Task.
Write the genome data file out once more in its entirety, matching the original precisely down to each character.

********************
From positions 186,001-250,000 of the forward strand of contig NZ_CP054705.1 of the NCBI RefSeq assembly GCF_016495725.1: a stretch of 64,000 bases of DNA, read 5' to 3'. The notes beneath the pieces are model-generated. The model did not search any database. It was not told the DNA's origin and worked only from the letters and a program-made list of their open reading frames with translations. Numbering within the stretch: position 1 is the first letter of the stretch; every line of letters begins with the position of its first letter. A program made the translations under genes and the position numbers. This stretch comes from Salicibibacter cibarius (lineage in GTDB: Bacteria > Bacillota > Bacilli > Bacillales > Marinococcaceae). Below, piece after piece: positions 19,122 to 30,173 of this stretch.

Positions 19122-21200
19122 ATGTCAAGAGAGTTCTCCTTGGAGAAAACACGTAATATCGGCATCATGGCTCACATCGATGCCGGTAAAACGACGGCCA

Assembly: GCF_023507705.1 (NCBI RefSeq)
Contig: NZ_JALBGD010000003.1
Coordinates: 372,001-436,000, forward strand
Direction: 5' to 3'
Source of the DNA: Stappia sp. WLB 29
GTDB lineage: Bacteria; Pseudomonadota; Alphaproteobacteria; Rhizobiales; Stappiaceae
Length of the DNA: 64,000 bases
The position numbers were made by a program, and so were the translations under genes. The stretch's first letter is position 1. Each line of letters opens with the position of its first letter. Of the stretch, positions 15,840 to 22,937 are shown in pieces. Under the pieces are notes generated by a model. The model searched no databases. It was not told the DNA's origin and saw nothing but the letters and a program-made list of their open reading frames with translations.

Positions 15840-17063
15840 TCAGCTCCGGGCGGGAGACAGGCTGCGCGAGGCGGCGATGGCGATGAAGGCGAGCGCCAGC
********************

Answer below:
From positions 186,001-250,000 of the forward strand of contig NZ_CP054705.1 of the NCBI RefSeq assembly GCF_016495725.1: a stretch of 64,000 bases of DNA, read 5' to 3'. The notes beneath the pieces are model-generated. The model did not search any database. It was not told the DNA's origin and worked only from the letters and a program-made list of their open reading frames with translations. Numbering within the stretch: position 1 is the first letter of the stretch; every line of letters begins with the position of its first letter. A program made the translations under genes and the position numbers. This stretch comes from Salicibibacter cibarius (lineage in GTDB: Bacteria > Bacillota > Bacilli > Bacillales > Marinococcaceae). Below, piece after piece: positions 19,122 to 30,173 of this stretch.

Positions 19122-21200
19122 ATGTCAAGAGAGTTCTCCTTGGAGAAAACACGTAATATCGGCATCATGGCTCACATCGATGCCGGTAAAACGACGGCCA

Assembly: GCF_023507705.1 (NCBI RefSeq)
Contig: NZ_JALBGD010000003.1
Coordinates: 372,001-436,000, forward strand
Direction: 5' to 3'
Source of the DNA: Stappia sp. WLB 29
GTDB lineage: Bacteria; Pseudomonadota; Alphaproteobacteria; Rhizobiales; Stappiaceae
Length of the DNA: 64,000 bases
The position numbers were made by a program, and so were the translations under genes. The stretch's first letter is position 1. Each line of letters opens with the position of its first letter. Of the stretch, positions 15,840 to 22,937 are shown in pieces. Under the pieces are notes generated by a model. The model searched no databases. It was not told the DNA's origin and saw nothing but the letters and a program-made list of their open reading frames with translations.

Positions 15840-17063
15840 TCAGCTCCGGGCGGGAGACAGGCTGCGCGAGGCGGCGATGGCGATGAAGGCGAGCGCCAGC